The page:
Her early String Quartet No 1 (1944) is based on Carpathian themes.

“Since she had yet to move to Prague with her husband, it is a mystery how completely she had absorbed central European idiom,” writes Peter Reid in his liner notes to Geraldine Mucha Chamber Music (brilliantclassics 95463).

Her Piano Concerto of 1960 benefits from her spacious musical hymn-like paragraphs in both the opening Allegro and the thoughtful Andante. The close of the first movement is magical: Scotland meets Czechoslovakia in a quiet consummation.

The Andante is mysterious in its romanticism, but its eventual securities are achieved through thought and its re-assurance is anything but superficial.

Mucha has the confidence to use repetition with skill. She breathes deep. The movement earns the lively Molto Allegro which follows it with rhythmic fun and open-hearted engagement. Occasionally teasing, this is spirited writing, with echoes of Martinu’s sprung rhythms and positivity.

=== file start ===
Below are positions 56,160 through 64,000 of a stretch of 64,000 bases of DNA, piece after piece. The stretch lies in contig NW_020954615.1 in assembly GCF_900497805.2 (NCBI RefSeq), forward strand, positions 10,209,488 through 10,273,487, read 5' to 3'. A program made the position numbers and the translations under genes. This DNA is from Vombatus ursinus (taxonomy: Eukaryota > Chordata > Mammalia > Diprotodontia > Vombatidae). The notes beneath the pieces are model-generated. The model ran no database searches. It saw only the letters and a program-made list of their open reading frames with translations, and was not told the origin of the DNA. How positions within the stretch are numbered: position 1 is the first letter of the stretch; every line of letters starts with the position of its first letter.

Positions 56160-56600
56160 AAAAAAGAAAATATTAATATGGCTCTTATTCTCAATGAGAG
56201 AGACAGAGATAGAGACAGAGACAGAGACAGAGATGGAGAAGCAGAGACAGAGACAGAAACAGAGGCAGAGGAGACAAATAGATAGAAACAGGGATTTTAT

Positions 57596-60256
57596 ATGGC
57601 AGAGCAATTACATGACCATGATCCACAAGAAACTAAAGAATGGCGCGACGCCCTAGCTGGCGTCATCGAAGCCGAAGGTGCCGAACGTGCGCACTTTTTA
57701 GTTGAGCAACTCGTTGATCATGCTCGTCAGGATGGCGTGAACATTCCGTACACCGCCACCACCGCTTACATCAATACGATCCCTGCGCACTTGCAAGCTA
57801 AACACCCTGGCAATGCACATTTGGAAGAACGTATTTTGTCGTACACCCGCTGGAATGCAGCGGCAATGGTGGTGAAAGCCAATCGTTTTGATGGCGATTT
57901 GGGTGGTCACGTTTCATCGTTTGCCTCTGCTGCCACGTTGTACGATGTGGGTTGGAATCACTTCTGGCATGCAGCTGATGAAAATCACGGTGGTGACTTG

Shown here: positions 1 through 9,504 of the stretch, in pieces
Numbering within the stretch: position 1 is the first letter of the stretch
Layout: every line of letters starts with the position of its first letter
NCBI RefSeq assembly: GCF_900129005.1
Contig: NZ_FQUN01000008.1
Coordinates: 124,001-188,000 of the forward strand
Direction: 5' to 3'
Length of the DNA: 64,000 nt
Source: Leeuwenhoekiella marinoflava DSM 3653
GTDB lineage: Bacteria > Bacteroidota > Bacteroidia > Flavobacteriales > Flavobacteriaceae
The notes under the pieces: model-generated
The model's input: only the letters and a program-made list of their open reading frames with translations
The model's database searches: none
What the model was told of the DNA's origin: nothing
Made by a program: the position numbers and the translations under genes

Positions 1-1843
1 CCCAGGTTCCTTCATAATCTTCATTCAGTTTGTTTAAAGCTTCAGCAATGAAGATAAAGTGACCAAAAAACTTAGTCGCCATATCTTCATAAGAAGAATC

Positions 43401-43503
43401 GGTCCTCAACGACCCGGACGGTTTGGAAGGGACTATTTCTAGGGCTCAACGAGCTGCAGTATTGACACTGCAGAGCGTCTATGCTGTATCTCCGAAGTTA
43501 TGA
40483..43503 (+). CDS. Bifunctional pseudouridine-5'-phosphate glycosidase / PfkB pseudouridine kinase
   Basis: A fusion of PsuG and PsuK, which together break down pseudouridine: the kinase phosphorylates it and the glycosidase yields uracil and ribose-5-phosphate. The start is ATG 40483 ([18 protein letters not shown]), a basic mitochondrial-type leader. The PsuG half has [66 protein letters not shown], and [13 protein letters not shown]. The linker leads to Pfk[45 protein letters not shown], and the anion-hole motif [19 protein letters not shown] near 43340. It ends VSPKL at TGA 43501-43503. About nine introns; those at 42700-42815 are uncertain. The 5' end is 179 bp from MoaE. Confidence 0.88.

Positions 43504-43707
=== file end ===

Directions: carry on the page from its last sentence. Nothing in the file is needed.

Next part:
The influence of Martinu is heard in other works, such as Nase Cesta – Our Journey (2008) for flute and piano which captures the flute’s capricious alternations between playfulness and sensuality.

IN the three John Webster Songs (1975, orchestrated 1980s) Mucha’s idiom is more dissonant, but always maintaining a lyric progression.

These sinister poems are almost in love with death, even, “All the flowers of spring / Meet to perfume our burying” which is set with a disturbing musical mixture of spring sunshine and admonition, ending with an uncanny grasp at the nets we weave “to catch the wind”.

Similar in inspiration are her settings of William Drummond – Songs of Hawthornden of 1990. The plaintive bittersweet beauty of the idiom is intriguing.

She has selected the poems from Drummond with a seeming emphasis on a desire for solitude, even death: but these are generally characteristic of many of Drummond’s poems and, indeed, of his early 17th-century days.

There is a biographical aspect to her choice of Drummond of Hawthornden, for the family had ties with the earls of Orkney and William the Waster, Jarl of Orkney, and through them to Rosslyn Chapel, which is almost in sight of Hawthornden House.